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People throughout the world are celebrating the recent Myanmar elections which resulted in yet another hope-giving step toward democracy in the country.
Democracy advocate and Nobel Peace laureate Ms. Aung San Suu Kyi, previously under house arrest for 15 years, won a seat in Parliament during the historic elections on Sunday. Her National League for Democracy party won 43 of 44 potential seats open in Myanmar's Parliament.
Suu Kyi also won the last multi-party elections in 1990, however, the results were overturned by the ruling junta and Suu Kyi was put under house arrest. Suu Kyi was given her freedom in November of 2010 and became an even more iconic symbol of hope and freedom to Burmese people around the world.
While the victory is a step forward, the pro-democracy party really only holds 44 of the Parliament's potential 664 seats. The other seats are tightly held by supporters of the military government. As the world watches, this election is considered more or less a litmus test of the junta's commitment to democracy. Some critics fear that the ruling junta is only doing the minimum in an effort to have US and UN sanctions against Myanmar lifted.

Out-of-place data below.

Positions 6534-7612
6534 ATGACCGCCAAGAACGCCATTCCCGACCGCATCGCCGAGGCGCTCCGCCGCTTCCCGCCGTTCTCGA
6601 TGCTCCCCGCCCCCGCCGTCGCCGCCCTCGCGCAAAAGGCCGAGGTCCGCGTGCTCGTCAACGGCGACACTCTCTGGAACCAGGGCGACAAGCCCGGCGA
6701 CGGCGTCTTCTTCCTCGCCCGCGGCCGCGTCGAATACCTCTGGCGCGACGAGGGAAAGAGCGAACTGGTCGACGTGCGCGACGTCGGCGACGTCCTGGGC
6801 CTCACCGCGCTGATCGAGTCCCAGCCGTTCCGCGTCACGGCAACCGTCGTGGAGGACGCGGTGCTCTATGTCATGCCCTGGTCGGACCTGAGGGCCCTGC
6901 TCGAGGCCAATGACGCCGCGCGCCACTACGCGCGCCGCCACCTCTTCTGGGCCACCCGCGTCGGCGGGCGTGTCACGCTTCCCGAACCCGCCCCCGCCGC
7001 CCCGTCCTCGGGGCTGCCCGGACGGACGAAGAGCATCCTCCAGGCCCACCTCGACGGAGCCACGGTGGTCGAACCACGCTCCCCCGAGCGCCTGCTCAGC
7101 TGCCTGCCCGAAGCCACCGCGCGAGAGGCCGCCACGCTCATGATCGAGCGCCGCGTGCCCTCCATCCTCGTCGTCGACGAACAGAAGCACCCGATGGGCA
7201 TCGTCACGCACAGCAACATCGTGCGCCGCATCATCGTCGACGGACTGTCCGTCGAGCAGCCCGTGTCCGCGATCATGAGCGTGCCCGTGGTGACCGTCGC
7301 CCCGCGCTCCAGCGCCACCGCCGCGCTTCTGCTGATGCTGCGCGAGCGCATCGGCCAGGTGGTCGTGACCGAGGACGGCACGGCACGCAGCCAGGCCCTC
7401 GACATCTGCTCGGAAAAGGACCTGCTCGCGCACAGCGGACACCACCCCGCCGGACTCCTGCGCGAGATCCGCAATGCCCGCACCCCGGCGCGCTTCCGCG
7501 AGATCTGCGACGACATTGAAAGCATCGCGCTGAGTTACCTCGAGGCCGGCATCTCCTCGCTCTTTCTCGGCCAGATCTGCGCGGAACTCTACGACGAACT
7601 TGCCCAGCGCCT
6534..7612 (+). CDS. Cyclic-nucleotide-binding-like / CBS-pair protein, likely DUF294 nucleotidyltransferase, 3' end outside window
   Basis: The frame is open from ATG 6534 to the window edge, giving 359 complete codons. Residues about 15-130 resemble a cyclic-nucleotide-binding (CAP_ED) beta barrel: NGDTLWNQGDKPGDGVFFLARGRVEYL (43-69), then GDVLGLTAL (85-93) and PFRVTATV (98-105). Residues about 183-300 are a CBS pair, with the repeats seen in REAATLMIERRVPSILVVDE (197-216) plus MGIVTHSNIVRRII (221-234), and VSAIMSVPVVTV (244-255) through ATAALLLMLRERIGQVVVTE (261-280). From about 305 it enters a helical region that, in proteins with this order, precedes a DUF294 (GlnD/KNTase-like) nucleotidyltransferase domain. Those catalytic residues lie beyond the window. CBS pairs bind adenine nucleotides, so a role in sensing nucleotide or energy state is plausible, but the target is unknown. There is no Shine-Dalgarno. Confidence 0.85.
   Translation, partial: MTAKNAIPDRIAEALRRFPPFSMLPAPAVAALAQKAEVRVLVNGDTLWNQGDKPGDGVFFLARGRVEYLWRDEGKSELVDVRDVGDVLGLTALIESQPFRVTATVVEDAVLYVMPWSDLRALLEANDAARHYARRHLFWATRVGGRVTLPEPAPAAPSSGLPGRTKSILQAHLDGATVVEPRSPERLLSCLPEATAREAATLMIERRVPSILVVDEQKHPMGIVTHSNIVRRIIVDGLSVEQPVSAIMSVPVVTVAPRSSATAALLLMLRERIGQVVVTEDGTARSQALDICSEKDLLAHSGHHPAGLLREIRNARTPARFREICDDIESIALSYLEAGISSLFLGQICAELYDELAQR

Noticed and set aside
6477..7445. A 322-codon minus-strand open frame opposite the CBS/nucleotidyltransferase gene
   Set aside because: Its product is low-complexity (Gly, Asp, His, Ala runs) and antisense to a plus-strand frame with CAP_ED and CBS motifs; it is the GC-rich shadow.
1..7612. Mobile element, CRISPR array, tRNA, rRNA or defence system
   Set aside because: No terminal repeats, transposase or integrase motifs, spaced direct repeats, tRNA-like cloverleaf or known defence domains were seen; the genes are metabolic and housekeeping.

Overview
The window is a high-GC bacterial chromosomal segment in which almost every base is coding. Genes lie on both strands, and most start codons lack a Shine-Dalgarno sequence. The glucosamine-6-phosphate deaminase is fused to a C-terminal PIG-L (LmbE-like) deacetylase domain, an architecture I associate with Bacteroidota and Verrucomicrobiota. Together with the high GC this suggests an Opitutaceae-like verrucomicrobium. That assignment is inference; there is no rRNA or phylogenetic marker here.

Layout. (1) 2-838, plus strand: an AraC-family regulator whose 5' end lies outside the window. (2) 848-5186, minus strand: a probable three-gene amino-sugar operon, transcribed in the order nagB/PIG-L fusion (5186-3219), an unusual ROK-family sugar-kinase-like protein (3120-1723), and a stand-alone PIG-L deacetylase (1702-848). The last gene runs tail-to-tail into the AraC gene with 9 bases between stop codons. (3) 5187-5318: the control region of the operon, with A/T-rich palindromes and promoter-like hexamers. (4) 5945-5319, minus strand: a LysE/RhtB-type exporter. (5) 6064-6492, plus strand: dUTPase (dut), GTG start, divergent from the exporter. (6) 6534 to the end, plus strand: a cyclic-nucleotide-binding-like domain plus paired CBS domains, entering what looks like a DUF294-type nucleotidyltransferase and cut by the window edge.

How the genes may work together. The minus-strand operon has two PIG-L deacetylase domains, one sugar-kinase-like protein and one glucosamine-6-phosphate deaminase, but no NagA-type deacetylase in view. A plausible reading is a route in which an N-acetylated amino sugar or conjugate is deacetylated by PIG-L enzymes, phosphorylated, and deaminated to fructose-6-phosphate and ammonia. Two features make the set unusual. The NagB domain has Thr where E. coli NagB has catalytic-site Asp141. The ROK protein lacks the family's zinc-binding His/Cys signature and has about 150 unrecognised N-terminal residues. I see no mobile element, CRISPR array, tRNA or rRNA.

The US announced on Wednesday that they are sending an ambassador to Myanmar to discuss the possibility of lifting sanctions.
Over the years, I've met many Burmese refugees who had to flee to Thailand to escape their harsh and often-unfair government.
One paraplegic refugee -- a bricklayer -- I encountered in Pai, Thailand, had been fined several months' pay for "destroying government propery." The government property he "destroyed" was a land mine which he inadvertently stepped on while plowing his farm.
Once known as Burma, Myanmar has been under oppressive military rule for roughly 50 years.
Despite the government, Myanmar is still a unique and relatively undiscovered place to visit. Read more about getting a visa for Myanmar.